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Earth Gravity vs. Moon Gravity: What's the Difference?

Edited by Aimie Carlson || By Harlon Moss || Updated on October 4, 2023
Earth Gravity is the force pulling objects towards Earth's center, while Moon Gravity, about 1/6th as strong, pulls objects towards the Moon's center.

Key Differences

Earth Gravity is a fundamental force that operates on our planet. It's responsible for the attraction of objects towards Earth's center, giving weight to physical objects. On the other hand, Moon Gravity, while operating on similar principles, exerts a force that is approximately one-sixth of Earth's gravitational pull. This difference is mainly due to the Moon's smaller mass compared to Earth.
Both Earth Gravity and Moon Gravity play crucial roles in their respective celestial bodies. Earth Gravity is vital for various phenomena, from keeping the atmosphere intact to forming tides in the oceans. Moon Gravity, despite being weaker, significantly impacts the Earth by influencing tidal movements in our oceans.
Furthermore, Earth Gravity defines many of our everyday experiences. It determines how much objects weigh, and it affects the trajectory of anything thrown or dropped. Moon Gravity, on the other hand, would feel very different. Astronauts on the Moon's surface experienced this reduced gravity, leading to higher jumps and slower falls.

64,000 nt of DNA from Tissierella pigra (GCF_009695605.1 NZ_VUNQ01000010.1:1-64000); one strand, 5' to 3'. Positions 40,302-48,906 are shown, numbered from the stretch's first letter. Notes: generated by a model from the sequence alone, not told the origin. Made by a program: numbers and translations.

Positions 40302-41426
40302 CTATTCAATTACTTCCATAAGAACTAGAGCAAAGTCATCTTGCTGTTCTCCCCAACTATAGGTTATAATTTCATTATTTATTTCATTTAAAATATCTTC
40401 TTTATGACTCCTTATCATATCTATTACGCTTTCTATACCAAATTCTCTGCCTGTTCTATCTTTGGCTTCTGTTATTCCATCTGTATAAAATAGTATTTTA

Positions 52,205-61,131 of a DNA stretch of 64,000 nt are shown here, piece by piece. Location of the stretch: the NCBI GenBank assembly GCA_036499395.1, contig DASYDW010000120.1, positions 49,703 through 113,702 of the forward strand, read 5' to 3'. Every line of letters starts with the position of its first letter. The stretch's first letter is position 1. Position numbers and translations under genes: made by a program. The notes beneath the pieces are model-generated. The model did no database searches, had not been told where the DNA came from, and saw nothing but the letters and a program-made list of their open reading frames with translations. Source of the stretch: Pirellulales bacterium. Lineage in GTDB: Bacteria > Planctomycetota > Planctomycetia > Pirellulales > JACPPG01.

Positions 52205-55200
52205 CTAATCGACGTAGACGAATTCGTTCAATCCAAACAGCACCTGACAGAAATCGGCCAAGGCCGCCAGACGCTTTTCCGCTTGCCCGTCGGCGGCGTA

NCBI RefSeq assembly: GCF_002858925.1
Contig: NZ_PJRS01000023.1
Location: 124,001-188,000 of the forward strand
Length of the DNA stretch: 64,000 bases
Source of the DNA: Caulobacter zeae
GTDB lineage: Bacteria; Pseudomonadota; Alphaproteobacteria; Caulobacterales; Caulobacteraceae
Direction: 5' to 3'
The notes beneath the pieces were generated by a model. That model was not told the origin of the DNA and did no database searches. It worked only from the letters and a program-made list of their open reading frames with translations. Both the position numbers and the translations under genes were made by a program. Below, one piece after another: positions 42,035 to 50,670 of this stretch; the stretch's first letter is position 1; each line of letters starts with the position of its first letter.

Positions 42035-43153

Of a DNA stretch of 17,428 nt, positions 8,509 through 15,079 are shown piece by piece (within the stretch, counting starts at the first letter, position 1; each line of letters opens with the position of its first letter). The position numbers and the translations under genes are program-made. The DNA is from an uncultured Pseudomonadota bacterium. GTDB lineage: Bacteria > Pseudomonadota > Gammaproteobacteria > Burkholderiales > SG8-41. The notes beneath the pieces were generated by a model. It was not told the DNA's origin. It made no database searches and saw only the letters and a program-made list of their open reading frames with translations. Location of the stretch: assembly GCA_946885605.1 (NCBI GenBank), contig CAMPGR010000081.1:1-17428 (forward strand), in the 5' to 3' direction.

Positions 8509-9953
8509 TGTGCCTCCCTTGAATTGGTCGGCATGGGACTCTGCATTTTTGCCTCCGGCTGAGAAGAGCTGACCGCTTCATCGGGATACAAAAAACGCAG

Lastly, while Earth Gravity ensures that water remains liquid and creates atmospheric pressure suitable for life, the reduced Moon Gravity does not hold a significant atmosphere, leading to vastly different environmental conditions.

Comparison Chart


Strong gravitational pull
About 1/6th the strength of Earth's gravity

Effects on Bodies

Determines weight, holds atmosphere, forms ocean tides
Influences Earth's tides, less force on surface objects


Responsible for normal walking and falling speeds on Earth
Would result in higher jumps and slower descents

Role in Atmosphere

Helps retain a thick atmosphere conducive for life
Insufficient to hold a thick atmosphere


Result of Earth's mass and density
Result of Moon's smaller mass and density

Earth Gravity and Moon Gravity Definitions

Earth Gravity

Earth Gravity gives weight to all objects based on their mass.
Heavier objects are more influenced by Earth Gravity.

Moon Gravity

Moon Gravity is the force exerted by the Moon pulling objects towards its center.
Moon Gravity affects astronauts, allowing them to jump higher.

Earth Gravity

Earth Gravity is responsible for the planet's atmospheric retention.
Earth Gravity keeps our atmosphere intact, allowing for breathable air.

Moon Gravity

Moon Gravity plays a role in creating Earth's tides.
The ebb and flow of tides are influenced by both Earth Gravity and Moon Gravity.

Earth Gravity

Earth Gravity determines the motion of objects falling towards Earth.
Objects fall faster due to Earth Gravity.

Moon Gravity

Moon Gravity is about one-sixth the strength of Earth's gravitational force.
Due to weaker Moon Gravity, things weigh less on the Moon.

Earth Gravity

Earth Gravity is the force exerted by Earth pulling objects towards its center.
Without Earth Gravity, we'd float away into space.

Moon Gravity

Moon Gravity affects the motion of objects on its surface.
Objects dropped on the Moon fall slower due to its reduced gravity.

Earth Gravity

Earth Gravity is essential for maintaining the planet's liquid oceans.